The Town of Newmarket uses several measures to slow down traffic and improve overall traffic safety.
Category Two measures are solutions that are more permanent and cost more to implement. They include:
- Speed humps (not applicable on roads with bike lanes, paths or trails)
- Curb radius reductions and curb extensions
- Centre medians/pedestrian refuge islands
- S-shaped curb extensions on the road (called chicanes)
- Lane narrowing (construction)
The Town has used speed humps in two areas: Kingston/Malton/Lancaster and Cotter/Oak. When it comes to speed humps, the Town focuses on location, their design requirements and how they are placed (most effective if properly spaced and in groups of three to four).
Speed humps, therefore, are not considered in the following locations:
- Roads with bike lanes
- Roads with a 5 per cent slope
- Road curves
- Near intersections (controlled or uncontrolled)
- Roadways with daily volumes exceeding 5,000 vehicles per day
- Industrial areas
When assessing speed hump locations, the Town also must look at the proximity to:
- Public transit routes
- Primary or minor collector roads
- The factors listed above limit the number of speed humps around Newmarket.
Curb radius reduction
Making curb radii smaller at intersections forces drivers to slow down and creates shorter distances for pedestrians to cross the street, generally improving pedestrian safety.The radius of a typical local road curb is 8.0 metres and 9.0 metres for collector roads. This radius is sufficient for the majority of larger service and emergency service vehicles, and forms part of our current Engineering Standards. Curb radius reduction will be considered for all road rehabilitations.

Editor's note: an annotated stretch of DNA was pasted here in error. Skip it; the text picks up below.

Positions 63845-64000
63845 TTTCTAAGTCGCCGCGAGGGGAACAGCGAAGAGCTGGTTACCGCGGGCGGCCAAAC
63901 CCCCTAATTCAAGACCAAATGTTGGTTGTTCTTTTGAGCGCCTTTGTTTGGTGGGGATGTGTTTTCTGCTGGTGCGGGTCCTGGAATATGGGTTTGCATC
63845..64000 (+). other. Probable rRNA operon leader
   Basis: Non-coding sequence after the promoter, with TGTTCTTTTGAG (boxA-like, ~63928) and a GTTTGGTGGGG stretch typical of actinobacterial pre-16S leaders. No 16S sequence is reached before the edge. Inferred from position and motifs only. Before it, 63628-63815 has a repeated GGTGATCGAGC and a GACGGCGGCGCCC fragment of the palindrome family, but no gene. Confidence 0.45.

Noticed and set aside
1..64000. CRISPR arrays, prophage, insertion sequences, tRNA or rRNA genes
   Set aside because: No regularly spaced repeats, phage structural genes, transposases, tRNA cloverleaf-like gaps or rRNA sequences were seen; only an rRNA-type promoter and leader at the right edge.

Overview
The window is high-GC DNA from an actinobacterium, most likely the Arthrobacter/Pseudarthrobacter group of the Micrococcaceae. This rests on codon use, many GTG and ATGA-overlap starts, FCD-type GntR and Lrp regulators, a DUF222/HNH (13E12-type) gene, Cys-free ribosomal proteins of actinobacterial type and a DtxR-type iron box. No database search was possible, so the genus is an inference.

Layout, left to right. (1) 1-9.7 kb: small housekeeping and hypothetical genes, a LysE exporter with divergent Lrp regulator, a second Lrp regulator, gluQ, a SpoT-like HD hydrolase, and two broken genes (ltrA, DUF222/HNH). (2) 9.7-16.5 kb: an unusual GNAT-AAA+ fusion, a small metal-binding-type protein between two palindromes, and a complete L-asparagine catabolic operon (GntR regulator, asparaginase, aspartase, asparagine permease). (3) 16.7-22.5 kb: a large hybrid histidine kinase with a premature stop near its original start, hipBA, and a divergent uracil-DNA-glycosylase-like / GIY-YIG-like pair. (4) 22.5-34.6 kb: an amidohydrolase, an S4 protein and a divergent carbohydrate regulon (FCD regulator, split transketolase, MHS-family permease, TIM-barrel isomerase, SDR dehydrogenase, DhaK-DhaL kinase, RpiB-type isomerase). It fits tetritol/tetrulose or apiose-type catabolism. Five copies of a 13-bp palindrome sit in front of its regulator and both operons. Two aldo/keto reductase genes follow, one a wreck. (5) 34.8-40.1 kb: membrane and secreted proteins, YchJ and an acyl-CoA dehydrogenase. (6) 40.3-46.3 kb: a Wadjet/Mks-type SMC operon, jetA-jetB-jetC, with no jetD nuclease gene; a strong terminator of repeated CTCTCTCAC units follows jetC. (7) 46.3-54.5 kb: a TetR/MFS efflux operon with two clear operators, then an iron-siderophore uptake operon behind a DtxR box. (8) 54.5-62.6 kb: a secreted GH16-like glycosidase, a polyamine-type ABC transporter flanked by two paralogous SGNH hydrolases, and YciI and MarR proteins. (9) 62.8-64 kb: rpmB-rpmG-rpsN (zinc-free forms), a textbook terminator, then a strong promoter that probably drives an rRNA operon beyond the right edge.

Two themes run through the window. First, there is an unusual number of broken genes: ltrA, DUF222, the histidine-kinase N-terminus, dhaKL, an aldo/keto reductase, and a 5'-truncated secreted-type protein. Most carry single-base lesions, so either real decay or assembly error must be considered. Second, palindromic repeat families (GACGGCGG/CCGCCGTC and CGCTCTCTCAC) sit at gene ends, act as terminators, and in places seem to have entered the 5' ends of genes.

With curb extensions, the curbs are extended out, creating a pinch point as the intersection approaches. The curb extensions shorten the crossing distance for pedestrians, thereby enhancing pedestrian safety.Curb extensions are effective, however, they must be designed differently to accommodate roads with bicycle lanes.
Centre median/pedestrian refuge islands
The Town has two pedestrian refuge islands - one on William Roe Boulevard, just east of Yonge Street and one on Water Street, just west of Doug Duncan Drive.The pedestrian refuge island allows pedestrians to cross one lane at a time with an area of safe refuge in between. Refuge islands are very effective for locations where trails and roads intersect.
S-shaped curve extensions on the road
S-shaped curve extensions can be built into the road to slow down traffic. The Town does not currently use S-shaped curve extensions on local roads, however they could be considered for future use. As with speed humps, these S-shaped curves require placement in groups of three or four. To be most effective, the curves should be constructed on roads with moderate traffic.S-shaped curves constructed on roads with low traffic provide poor results, as motorists tend to drive down the middle and not closer to the right curb line.
Lane narrowing (construction)
Physically narrowing lanes is an effective traffic calming measure. With new construction projects throughout Newmarket, the Town has been narrowing the travelled portion of existing roads from 8.5 metres to 8.0 metres for local roads, and 9.7 metres to 9.0 metres for collector roads.This is the current standard for new subdivision construction.